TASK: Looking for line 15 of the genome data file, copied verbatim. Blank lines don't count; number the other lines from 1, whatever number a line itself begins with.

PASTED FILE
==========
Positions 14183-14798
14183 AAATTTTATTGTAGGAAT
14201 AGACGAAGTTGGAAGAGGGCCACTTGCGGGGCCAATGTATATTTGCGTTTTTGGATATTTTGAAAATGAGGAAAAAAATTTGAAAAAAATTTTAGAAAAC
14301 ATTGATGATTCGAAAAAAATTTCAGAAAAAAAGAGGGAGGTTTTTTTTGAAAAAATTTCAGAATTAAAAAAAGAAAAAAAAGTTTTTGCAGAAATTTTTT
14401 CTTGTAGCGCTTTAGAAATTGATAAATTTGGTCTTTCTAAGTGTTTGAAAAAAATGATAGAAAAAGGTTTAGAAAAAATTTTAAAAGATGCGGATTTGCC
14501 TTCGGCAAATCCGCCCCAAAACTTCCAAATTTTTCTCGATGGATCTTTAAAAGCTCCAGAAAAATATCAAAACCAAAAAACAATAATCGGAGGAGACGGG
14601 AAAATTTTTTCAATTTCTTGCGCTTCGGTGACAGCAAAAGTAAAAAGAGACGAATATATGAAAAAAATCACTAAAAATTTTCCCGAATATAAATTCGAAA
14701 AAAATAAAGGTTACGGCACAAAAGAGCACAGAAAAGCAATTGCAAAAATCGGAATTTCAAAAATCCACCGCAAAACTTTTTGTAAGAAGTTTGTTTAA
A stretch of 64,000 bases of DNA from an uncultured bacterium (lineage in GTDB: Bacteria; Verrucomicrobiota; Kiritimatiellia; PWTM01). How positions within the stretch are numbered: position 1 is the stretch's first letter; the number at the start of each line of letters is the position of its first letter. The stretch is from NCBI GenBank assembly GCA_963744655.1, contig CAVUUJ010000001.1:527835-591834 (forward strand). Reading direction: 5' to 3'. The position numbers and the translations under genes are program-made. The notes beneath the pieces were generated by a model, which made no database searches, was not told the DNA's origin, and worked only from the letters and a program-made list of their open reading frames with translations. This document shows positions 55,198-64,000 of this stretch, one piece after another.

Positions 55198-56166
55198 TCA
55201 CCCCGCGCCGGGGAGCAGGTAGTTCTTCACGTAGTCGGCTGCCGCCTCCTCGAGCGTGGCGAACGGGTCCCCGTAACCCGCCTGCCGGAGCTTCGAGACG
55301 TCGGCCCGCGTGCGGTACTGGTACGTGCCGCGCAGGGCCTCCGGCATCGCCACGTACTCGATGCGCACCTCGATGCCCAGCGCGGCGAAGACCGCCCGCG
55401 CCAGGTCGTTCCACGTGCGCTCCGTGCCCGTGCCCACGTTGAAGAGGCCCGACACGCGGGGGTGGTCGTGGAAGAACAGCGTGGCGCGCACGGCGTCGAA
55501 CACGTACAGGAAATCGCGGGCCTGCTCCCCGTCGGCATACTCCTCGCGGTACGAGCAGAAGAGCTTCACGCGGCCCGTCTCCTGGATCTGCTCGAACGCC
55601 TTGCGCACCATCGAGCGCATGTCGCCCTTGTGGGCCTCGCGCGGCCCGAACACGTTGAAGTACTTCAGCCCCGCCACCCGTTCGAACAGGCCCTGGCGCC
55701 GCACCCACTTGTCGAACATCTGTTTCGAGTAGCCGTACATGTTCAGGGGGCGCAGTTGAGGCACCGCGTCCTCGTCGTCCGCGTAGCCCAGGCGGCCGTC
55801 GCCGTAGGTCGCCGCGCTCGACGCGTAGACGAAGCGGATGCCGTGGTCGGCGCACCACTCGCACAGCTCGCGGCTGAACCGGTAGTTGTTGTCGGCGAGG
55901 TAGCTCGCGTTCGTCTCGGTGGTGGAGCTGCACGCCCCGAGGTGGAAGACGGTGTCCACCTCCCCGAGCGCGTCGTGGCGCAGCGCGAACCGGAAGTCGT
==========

55501 CACGTACAGGAAATCGCGGGCCTGCTCCCCGTCGGCATACTCCTCGCGGTACGAGCAGAAGAGCTTCACGCGGCCCGTCTCCTGGATCTGCTCGAACGCC